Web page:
Scattered yellow vest protesters clashed with police firing tear gas after a peaceful march through Paris, but tougher security measures and bans on protests in high-risk neighbourhoods prevented the kind of rioting that devastated the city a week ago.
The yellow vest movement, which backs greater support for struggling French workers and retirees, appeared diminished after last week’s destruction and violence further alienated supporters.
The protests started four months ago, targeting French President Emmanuel Macron and the economic elite they feel he epitomises.
Thousands of demonstrators marched peacefully through Paris — their 19th straight weekend of protests — ending up at the Sacre-Coeur Cathedral overlooking the city from the tourist-heavy Montmartre area.
Protesters sprayed yellow flares and unfurled a neon banner from atop the cathedral’s white dome. In a relaxed mood, demonstrators and tourists alike took selfies as the march wound down.
Later, however, tensions erupted as small clusters of masked protesters set garbage cans on fire and threw projectiles as they moved toward Republique Plaza in eastern Paris. Riot police fired volleys of tear gas in response.
Small groups of demonstrators and police also clashed in the southern French cities of Nice and Montpellier.
Nice was placed under high security measures as Chinese President Xi Jinping is expected to stay overnight on Sunday as part of his state visit to France.
Overall, Saturday’s protests were smaller and calmer than a week ago, when resurgent violence reminded France’s government that they’ve failed to quell yellow vest anger.
Luxury shops were looted and ransacked last weekend around the Champs-Elysees Avenue in Paris and some were set on fire by protesters.
This week, the French Interior Ministry estimated 8,300 protesters nationwide, including 3,100 in Paris. There were about 10,000 in Paris alone last week.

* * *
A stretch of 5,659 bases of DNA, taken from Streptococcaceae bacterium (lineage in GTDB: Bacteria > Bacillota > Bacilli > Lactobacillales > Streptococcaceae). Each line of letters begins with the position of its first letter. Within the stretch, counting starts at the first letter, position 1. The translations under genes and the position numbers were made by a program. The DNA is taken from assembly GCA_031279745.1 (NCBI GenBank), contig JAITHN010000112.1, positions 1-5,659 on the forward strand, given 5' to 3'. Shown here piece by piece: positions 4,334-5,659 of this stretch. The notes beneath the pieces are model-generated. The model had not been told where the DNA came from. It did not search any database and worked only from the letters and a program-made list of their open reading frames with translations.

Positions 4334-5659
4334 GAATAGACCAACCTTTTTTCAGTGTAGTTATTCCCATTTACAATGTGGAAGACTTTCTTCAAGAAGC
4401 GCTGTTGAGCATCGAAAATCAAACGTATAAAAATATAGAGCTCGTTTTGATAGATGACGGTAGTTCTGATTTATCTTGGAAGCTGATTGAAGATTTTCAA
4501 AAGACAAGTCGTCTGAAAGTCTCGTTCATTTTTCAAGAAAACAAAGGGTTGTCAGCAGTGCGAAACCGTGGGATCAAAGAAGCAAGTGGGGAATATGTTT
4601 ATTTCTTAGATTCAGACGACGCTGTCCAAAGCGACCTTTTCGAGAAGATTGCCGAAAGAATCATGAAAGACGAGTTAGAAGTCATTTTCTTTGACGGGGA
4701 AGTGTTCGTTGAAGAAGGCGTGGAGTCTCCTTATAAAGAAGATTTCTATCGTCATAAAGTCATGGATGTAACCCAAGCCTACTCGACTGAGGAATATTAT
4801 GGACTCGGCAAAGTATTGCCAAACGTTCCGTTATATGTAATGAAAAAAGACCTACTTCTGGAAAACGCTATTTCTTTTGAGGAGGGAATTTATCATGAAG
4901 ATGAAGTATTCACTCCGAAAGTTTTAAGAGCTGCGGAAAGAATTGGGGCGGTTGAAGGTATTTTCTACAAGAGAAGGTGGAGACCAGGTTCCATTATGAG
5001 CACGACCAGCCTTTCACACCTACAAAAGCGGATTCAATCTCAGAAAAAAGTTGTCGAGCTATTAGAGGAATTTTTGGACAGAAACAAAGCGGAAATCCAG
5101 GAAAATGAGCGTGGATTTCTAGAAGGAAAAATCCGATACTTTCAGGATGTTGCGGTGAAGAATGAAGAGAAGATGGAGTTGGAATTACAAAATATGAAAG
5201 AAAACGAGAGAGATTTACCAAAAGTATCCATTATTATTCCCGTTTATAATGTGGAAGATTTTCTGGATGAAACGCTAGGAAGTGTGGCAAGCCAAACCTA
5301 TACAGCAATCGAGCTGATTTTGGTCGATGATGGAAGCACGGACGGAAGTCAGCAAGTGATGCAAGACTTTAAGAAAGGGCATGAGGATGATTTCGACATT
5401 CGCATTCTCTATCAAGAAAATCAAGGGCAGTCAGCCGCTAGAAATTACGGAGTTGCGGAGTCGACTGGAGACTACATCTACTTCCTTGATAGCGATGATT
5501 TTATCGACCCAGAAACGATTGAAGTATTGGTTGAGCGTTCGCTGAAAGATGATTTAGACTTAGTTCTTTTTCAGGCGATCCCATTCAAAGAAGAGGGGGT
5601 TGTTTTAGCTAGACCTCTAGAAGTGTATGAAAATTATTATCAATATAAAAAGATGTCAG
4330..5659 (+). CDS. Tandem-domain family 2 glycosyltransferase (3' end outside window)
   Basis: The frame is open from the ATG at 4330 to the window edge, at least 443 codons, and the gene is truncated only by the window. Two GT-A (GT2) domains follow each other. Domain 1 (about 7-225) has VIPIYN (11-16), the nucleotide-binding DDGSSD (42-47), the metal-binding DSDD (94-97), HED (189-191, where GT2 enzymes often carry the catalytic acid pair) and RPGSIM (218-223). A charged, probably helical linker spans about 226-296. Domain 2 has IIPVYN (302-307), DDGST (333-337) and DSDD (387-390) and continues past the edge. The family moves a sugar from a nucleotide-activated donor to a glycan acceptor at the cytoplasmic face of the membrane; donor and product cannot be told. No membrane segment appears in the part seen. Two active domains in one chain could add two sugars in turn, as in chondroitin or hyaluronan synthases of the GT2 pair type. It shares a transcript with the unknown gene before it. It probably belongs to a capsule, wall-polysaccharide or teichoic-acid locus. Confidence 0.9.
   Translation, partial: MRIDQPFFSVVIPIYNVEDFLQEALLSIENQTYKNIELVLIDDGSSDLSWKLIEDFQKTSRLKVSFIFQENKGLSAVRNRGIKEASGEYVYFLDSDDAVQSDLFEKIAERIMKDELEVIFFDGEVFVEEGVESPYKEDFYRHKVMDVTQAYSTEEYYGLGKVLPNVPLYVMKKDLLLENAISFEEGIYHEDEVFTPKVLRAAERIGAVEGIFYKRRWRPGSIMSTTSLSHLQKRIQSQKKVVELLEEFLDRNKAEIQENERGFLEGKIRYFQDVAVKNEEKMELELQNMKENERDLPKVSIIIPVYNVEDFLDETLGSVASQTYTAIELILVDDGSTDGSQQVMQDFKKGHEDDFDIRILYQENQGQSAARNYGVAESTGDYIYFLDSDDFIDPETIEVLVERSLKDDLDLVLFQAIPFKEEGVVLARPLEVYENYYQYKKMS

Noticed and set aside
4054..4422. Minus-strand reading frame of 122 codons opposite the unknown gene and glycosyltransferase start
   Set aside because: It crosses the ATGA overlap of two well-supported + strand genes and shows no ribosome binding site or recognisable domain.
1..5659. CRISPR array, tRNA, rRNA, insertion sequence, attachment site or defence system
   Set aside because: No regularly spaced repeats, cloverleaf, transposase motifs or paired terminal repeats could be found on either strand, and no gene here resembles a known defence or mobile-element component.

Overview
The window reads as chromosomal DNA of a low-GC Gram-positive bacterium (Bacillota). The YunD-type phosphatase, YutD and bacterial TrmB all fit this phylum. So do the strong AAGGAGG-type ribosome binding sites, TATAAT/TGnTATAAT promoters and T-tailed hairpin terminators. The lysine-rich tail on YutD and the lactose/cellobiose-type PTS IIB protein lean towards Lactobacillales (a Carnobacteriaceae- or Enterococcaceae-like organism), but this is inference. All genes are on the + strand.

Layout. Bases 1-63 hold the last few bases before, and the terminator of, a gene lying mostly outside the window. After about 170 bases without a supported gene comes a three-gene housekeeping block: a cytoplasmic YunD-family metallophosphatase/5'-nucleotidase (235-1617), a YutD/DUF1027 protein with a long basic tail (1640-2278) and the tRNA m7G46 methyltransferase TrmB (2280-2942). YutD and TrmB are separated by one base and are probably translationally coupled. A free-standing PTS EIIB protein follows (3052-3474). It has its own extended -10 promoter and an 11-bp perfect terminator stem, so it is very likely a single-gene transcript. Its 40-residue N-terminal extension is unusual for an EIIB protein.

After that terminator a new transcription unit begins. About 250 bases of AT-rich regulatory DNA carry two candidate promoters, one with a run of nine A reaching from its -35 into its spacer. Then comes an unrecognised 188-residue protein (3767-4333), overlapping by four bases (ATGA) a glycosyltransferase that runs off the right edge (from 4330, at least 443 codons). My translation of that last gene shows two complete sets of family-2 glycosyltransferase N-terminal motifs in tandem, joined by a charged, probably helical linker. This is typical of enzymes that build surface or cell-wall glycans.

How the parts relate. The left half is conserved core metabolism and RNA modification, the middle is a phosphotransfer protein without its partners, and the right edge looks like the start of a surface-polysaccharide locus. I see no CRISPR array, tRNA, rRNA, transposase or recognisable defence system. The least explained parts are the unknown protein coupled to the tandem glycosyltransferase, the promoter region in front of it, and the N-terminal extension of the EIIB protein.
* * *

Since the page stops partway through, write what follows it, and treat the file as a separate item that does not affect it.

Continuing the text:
French authorities banned protests from the Champs-Elysees Avenue in Paris and the central neighbourhoods of several other cities including Bordeaux, Toulouse, Marseille and Nice in the south, and Rouen in western France.
The Champs-Elysees was almost empty Saturday except for a huge police presence. Fear of more violence seemed to kept tourists away, and police shut down the Champs-Elysees subway stations as a precaution.
The new Paris police chief, Didier Lallement, who took charge this week following the destruction wrought by last week’s protests, said specific police units were created to react faster to any violence.
About 6,000 police officers were deployed in the capital on Saturday and two drones helped monitor the demonstrations. French authorities also deployed soldiers to protect sensitive sites, allowing police forces to focus on maintaining order.
The protests started in November to oppose fuel tax hikes but have expanded into a broader rejection of Mr Macron’s economic policies, which protesters say favour businesses and the wealthy over ordinary French workers.
Mr Macron countered by dropping the fuel tax hike and holding months of discussions with the public on France’s stagnant wages, high taxes and high unemployment.
The yellow vest movement was named after the fluorescent garments that French motorists must carry in their vehicles for emergencies.